“Deborah Clasky: Mother, I need to say something to you…You were an alcoholic and wildly promiscuous woman during my formative years so I’m in this fix because of you…
Evelyn Wright: You have a solid point dear, but just now the lessons of my life are coming in handy for you.”
Nearly everyone in Spanglish, even almost everyone with screen-time, has a backstory or at least a richly detailed, clearly delineated personality. The equations between the cast are finely modulated, through action and reaction etched into their faces (Evelyn Wright in the scene quoted above) or through the dialogue that prompts a fresh unlooked for response from the character such as this soft-spoken response from Adam Sandler’s John Clasky when talking to his daughter, Bernice:
Bernice Clasky (reading the review of her father’s restaurant aloud): Eating at this perfect, smaller, passionate restaurant inspires one’s own abandonment of caution. To wit…John Clasky is the best chef in the United States.
John Clasky: Look how great you read it.
The whole group seems to be thoroughly sympatico (that was a dialogue reference) with each other. A review I read somewhere took issue with the movie’s dependence on stereotypical characters (drunken mother-in-law, I think it said, and maybe problematic wife, attractive housekeeper?). On the other hand Roger Ebert seemed taken aback by the range of Tea Leoni’s Deborah, though Deborah seemed eminently understandable to me. Her emotions flare-up to delight and spiral downwards into self-absorption and personal misery that crushes every unfortunate in her vicinity, but especially her daughter and her husband. Inappropriate remarks tumble out her mouth every time she talks, and she waits with a disarming vulnerability for a crushing put-down, because she’s aware of all the words,
John Clasky: I think that’s a little…
Deborah Clasky: What? Insensitive? Elitist? Narcissistic? Irresponsible? Perverse? Dizzy? What?…
Open-handed and direct, she remains incapable of shifting her own perspective the slightest bit, paralyzed (one can only assume) by her own feelings and thereby unable to accommodate someone else’s. At one point she congratulates Flor (played by Paz Vega) on her daughter’s appearance, and tells her she could make a fortune at surrogate pregnancy. A joke between similarly situated people, but I was wondering if it could be casually flipped out like that to someone not as mainstream as one was oneself.
I did wonder if the movie set out to contrast two visions of womanhood, through Deborah and Flor’s characters. Each seemed to be beauty worked to the highest possible pitch from two different cultures. The movie does explicitly call out the contrast in the lines (and juxtaposed scenes of Flor and Deborah) about how “dieting, exercising American women” suppress desire for style and become afraid of “all that is good in life” including motherhood. With a lack of self-critique the movie personifies motherhood through the curvaceous Flor, economically vulnerable since her divorce, and now working as a housekeeper. Fortunately, Deborah Clasky’s character does not remain a catch-all for all that is bad in life. She is “infuriated” when John Clasky squeezes her breast to get her to stop talking (perhaps constantly and wrong-headedly, but also sincerely and expressively). Her angst, which if you ask me, is the angst of the contemporary woman terrified that accommodation might mean losing out,giving in or not existing on her own terms, unsure of herself because she has set herself a new, unperformed script to play. It’s hard to do what hasn’t been done before. If she has a chip on her shoulder it’s because it was placed there.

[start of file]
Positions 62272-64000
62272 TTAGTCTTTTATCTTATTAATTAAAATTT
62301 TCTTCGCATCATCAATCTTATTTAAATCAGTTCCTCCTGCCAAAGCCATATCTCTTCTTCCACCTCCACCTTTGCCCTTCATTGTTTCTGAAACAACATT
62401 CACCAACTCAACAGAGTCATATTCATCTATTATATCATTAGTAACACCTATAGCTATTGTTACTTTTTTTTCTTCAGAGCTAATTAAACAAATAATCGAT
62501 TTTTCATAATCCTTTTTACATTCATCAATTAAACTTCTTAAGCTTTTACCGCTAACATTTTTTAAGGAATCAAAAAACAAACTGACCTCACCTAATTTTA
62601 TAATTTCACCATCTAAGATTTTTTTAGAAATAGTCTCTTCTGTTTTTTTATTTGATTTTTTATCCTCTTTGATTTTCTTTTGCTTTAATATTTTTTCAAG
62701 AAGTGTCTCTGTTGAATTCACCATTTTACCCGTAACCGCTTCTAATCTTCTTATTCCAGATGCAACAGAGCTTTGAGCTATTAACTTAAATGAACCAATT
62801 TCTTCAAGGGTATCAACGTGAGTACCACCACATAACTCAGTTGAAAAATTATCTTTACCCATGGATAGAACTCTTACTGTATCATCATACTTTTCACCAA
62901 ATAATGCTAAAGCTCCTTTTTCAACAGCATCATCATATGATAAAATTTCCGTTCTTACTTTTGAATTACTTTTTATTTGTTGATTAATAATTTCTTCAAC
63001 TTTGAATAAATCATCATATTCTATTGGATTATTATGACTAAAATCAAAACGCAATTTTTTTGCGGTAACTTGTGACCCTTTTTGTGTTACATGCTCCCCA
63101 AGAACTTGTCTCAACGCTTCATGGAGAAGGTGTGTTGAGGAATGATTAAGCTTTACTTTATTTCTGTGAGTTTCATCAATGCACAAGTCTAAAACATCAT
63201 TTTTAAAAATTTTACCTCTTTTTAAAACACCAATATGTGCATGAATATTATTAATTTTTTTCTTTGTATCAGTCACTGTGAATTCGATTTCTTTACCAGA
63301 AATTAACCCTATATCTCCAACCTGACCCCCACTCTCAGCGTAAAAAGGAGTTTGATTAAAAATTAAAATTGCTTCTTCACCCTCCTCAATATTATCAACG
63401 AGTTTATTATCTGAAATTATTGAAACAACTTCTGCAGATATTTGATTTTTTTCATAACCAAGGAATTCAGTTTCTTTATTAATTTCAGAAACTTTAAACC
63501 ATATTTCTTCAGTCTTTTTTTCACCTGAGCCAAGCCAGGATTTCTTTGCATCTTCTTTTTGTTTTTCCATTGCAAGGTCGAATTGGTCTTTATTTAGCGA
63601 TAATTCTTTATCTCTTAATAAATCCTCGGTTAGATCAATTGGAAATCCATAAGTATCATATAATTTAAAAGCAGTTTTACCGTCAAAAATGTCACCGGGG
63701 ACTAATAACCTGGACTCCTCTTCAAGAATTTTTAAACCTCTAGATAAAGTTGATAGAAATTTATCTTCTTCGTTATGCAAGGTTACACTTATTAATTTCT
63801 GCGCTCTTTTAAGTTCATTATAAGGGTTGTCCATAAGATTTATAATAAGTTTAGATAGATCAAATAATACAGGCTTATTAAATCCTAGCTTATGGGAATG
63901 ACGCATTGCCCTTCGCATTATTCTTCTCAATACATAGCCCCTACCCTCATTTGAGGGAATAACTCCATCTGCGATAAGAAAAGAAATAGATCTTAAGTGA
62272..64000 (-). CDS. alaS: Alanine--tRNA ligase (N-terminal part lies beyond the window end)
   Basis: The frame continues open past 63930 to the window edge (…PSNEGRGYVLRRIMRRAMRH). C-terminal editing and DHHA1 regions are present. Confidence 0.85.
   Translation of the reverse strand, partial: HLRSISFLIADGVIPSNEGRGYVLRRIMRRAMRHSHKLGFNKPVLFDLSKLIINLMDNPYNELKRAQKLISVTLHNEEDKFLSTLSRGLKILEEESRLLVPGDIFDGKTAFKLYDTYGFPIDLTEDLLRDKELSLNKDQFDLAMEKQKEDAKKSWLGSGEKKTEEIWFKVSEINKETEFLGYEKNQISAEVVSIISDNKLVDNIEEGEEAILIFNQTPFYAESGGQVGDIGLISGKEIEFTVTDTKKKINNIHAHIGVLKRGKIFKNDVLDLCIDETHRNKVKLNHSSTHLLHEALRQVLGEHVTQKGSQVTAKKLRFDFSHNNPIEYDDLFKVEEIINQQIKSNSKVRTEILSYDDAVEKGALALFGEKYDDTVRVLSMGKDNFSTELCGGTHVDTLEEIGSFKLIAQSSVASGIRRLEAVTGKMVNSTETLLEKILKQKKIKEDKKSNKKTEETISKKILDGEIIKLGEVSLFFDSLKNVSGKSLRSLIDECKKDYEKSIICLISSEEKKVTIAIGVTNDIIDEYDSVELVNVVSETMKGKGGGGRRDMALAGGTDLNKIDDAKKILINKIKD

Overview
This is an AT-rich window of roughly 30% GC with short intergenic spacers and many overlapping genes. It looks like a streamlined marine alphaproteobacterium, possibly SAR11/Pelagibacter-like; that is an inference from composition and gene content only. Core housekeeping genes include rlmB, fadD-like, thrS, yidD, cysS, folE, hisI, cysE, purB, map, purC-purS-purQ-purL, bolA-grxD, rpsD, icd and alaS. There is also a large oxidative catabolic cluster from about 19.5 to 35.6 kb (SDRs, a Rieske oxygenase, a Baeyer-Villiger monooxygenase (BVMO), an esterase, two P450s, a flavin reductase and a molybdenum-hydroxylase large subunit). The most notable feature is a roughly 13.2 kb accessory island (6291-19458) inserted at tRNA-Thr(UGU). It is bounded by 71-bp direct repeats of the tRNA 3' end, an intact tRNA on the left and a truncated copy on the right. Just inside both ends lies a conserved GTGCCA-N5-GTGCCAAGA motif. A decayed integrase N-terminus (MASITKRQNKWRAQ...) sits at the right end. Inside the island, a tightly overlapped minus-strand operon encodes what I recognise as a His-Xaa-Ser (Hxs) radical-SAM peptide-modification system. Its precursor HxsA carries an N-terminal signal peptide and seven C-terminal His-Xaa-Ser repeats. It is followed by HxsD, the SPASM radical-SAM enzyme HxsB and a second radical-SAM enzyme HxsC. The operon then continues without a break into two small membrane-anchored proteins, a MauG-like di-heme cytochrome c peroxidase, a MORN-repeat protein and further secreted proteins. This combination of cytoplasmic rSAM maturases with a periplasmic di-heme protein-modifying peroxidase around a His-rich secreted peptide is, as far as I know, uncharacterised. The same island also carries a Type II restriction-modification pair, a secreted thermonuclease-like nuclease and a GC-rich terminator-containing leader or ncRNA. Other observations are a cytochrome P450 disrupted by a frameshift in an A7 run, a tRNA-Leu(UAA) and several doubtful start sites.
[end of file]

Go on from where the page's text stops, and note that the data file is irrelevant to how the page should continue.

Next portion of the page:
The movie swings more in favour of self-possessed and principled Flor, than the uncertain and destructive wreck that Deborah becomes, and so maybe it seems that women must choose between diametrically opposed paths. But fortunately it is also about other things. Communication is a key theme in a movie about family dynamics and employer-employee relations when the help can’t speak the language. Flor is always certain of herself, but as she experiences challenges she wasn’t expecting she remains sure-footed and even learns how to speak in a new language and take care of herself in a new culture. Three of the adults in the film, John, Deborah, and Flor are concerned with elaborately fine-tuning their communication. Deborah remains the most insistently reliant on vocabulary, expecting words to give new life to a relationship, yet Sandler’s and Paz Vega’s characters achieve the fullest comprehension, despite “communicating in apologies” and not having a large number of mutually understood words between them.
Spanglish packs in a great deal of perspective into two hours. It is a warm and credible look at cultural values, relationships and communication.